Leaving Home, Coming Home: A Portrait of Robert Frank

Este es uno de los vídeos más humanos que se pueden ver, naturalidad ante todo, sobre uno de los grandes fotógrafos del siglo XX.

Leaving Home, Coming Home: A Portrait of Robert Frank 

Se sale de la visión que normalmente vemos de un gran artista. Comenta su vida más que su obra, lo que nos permite ver que el arte está cerca de nosotros, que "solo" tenemos que seleccionarlo como dice en un momento del vídeo la esposa de Robert Frank.


....The Robert Frank Collection at the National Gallery of Art is the largest repository of materials related to renowned photographer and filmmaker Robert Frank. Spanning Frank's career from 1937 to 2005..

....For a complete account of photographs, contact sheets, and work prints in the collection, see Robert Frank photographs, contact sheets, and work prints in the collection 

Commissioned work by Robert Frank for broadcast on KQED-TV, San Francisco. From Mugu Brainpan: Aired on KQED TV in 1969, the Dilexi Series represents a pioneering effort to present works created by artists specifically for broadcast. The 12-part weekly series was conceived and commissioned by the Dilexi Foundation, an off-shoot of the influential San Francisco art gallery founded by James Newman. Newman, who operated the Dilexi Gallery from 1958 until 1970, saw this innovative series as an opportunity to extend the influence of the contemporary arts far beyond the closeted environment of the commercial gallery. Formal agreement was reached with KQED in 1968 with the station's own John Coney designated as series producer. No restrictions, regarding length, form or content, were imposed upon the works, except for Newman's stipulation that they be aired weekly within the same time-slot. Upon their completion, the 12 works were broadcast during the spring and summer of 1969.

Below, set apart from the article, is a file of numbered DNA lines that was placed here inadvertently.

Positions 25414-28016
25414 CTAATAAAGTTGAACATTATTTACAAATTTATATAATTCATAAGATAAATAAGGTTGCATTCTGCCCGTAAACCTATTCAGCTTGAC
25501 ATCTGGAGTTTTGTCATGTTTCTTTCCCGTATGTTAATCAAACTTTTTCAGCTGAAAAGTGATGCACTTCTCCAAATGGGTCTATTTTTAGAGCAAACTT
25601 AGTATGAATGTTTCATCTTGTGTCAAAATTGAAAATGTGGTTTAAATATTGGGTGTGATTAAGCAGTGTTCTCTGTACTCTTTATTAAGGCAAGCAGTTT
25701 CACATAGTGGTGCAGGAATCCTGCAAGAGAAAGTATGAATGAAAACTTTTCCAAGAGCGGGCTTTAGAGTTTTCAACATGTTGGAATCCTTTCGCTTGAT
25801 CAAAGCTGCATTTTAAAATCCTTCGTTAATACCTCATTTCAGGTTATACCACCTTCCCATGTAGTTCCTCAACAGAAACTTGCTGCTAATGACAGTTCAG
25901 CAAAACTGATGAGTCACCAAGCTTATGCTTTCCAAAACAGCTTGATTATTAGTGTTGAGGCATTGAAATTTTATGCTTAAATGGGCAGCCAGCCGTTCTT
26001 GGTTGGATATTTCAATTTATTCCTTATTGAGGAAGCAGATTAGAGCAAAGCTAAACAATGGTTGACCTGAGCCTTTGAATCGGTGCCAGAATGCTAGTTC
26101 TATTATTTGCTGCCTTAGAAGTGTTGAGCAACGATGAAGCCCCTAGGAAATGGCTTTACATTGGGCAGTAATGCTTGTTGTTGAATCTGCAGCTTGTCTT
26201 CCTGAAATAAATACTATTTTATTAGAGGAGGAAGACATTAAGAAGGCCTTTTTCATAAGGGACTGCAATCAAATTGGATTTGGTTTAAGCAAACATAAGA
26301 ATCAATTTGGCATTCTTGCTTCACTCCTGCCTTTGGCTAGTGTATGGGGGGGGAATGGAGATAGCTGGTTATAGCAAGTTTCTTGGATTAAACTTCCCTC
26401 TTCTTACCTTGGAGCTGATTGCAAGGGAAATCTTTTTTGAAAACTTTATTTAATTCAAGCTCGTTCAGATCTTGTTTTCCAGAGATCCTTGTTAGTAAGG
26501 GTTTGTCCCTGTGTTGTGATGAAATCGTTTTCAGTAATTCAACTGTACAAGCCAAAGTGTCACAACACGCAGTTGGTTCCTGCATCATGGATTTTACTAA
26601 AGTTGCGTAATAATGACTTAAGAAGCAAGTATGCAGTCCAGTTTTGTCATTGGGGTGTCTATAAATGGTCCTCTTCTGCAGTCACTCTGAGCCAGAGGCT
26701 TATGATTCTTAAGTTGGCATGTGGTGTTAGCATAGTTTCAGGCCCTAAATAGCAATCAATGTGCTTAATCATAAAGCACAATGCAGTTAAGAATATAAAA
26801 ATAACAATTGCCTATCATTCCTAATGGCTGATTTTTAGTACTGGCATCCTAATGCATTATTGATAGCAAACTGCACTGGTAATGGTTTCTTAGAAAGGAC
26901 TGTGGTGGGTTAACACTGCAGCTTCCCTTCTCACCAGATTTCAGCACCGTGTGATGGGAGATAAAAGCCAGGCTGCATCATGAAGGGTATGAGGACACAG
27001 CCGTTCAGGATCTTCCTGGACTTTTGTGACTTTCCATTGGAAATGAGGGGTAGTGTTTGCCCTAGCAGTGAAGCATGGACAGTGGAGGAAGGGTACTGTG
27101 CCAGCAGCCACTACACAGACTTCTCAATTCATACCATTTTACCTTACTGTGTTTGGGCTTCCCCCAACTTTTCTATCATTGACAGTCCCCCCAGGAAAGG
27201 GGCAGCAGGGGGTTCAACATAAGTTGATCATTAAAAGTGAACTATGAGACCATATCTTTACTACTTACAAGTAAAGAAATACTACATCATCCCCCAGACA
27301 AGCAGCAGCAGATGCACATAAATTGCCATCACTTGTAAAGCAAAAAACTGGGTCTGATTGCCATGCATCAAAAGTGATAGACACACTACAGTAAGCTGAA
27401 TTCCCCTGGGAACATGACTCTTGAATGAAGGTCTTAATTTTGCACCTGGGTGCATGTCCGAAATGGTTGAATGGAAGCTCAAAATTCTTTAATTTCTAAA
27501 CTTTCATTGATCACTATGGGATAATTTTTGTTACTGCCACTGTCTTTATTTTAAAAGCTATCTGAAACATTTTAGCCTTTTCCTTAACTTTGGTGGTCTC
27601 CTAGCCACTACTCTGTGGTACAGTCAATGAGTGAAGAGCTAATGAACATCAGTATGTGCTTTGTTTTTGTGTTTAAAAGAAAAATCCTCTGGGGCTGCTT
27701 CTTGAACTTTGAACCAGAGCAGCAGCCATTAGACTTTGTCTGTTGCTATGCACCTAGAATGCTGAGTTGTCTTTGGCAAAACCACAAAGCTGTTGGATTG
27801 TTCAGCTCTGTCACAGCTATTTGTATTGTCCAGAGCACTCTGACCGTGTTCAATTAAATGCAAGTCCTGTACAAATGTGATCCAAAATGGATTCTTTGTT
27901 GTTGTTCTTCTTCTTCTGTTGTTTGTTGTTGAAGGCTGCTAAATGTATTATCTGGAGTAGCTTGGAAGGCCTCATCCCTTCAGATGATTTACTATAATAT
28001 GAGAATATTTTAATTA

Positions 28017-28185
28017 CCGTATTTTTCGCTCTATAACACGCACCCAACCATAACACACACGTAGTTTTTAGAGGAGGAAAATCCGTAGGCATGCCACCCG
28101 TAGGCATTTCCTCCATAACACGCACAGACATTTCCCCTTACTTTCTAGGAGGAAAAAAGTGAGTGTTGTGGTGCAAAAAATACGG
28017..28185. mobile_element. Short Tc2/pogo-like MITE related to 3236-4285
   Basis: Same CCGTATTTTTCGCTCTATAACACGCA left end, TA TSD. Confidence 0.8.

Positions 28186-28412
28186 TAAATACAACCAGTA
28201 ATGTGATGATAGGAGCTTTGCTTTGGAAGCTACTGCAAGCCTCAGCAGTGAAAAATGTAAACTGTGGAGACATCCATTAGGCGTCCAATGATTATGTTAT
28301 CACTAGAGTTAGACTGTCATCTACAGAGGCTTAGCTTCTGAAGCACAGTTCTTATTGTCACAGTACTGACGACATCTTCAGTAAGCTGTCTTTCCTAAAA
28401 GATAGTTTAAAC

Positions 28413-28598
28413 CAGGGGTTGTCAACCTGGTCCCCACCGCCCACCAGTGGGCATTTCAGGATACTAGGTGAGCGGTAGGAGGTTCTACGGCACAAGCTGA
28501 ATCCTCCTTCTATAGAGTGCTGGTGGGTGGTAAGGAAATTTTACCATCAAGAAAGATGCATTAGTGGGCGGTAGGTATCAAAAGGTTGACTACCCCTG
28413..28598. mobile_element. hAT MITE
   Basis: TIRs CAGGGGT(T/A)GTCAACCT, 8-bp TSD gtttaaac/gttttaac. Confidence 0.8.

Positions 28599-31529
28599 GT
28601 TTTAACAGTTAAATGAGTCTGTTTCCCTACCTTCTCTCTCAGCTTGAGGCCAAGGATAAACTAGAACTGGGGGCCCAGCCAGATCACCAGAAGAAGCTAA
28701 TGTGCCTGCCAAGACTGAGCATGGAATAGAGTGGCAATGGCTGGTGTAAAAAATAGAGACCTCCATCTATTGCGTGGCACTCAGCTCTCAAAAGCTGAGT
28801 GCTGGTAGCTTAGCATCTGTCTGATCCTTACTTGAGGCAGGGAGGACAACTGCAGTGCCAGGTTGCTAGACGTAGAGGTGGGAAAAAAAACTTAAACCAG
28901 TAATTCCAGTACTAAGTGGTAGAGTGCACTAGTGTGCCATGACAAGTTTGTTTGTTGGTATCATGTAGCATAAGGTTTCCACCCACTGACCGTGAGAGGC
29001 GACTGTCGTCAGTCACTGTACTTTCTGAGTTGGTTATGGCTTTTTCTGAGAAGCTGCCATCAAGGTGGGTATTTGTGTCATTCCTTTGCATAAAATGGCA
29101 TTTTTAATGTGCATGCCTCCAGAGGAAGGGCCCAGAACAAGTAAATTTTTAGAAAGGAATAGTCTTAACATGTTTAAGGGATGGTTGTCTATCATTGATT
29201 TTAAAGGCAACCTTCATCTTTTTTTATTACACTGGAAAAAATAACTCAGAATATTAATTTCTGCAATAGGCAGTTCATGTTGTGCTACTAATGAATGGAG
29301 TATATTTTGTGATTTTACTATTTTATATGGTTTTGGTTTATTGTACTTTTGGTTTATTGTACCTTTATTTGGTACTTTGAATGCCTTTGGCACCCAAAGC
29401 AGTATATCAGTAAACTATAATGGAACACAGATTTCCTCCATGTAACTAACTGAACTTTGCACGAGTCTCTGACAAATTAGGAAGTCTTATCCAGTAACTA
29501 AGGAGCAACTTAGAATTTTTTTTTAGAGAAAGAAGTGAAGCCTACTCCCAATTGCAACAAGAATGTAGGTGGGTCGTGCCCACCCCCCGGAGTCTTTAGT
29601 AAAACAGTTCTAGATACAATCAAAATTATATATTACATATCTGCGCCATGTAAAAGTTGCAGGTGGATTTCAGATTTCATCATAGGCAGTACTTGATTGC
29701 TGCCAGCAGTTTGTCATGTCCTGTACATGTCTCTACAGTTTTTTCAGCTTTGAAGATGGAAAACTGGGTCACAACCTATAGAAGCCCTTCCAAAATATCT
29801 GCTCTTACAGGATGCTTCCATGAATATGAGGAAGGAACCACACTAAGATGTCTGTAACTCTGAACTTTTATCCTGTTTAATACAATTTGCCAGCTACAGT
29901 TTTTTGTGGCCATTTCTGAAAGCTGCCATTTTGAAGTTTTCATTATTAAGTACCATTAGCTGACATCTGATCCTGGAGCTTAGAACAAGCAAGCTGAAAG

Open Culture

In 1971, The Rolling Stones recorded their masterful double album Exile on Main Street, under some fabulous circumstances in the south of France. That same year, they embarked on their first American tour since the 1969 disaster at Altamont tarnished their brand. Photographer Robert Frank was there to film it all, and I mean all, with cameras backstage and everywhere else, wielded by band members, groupies, and roadies. The resulting film, Cocksucker Blues (short clip above)—named after an equally elusive and decadent unreleased single—was embargoed by the band, banned by censors, and only shown in 1979 and then only once every five years thereafter, with Frank present, under a strange agreement negotiated with much legal wrangling by Frank, the band, and the courts.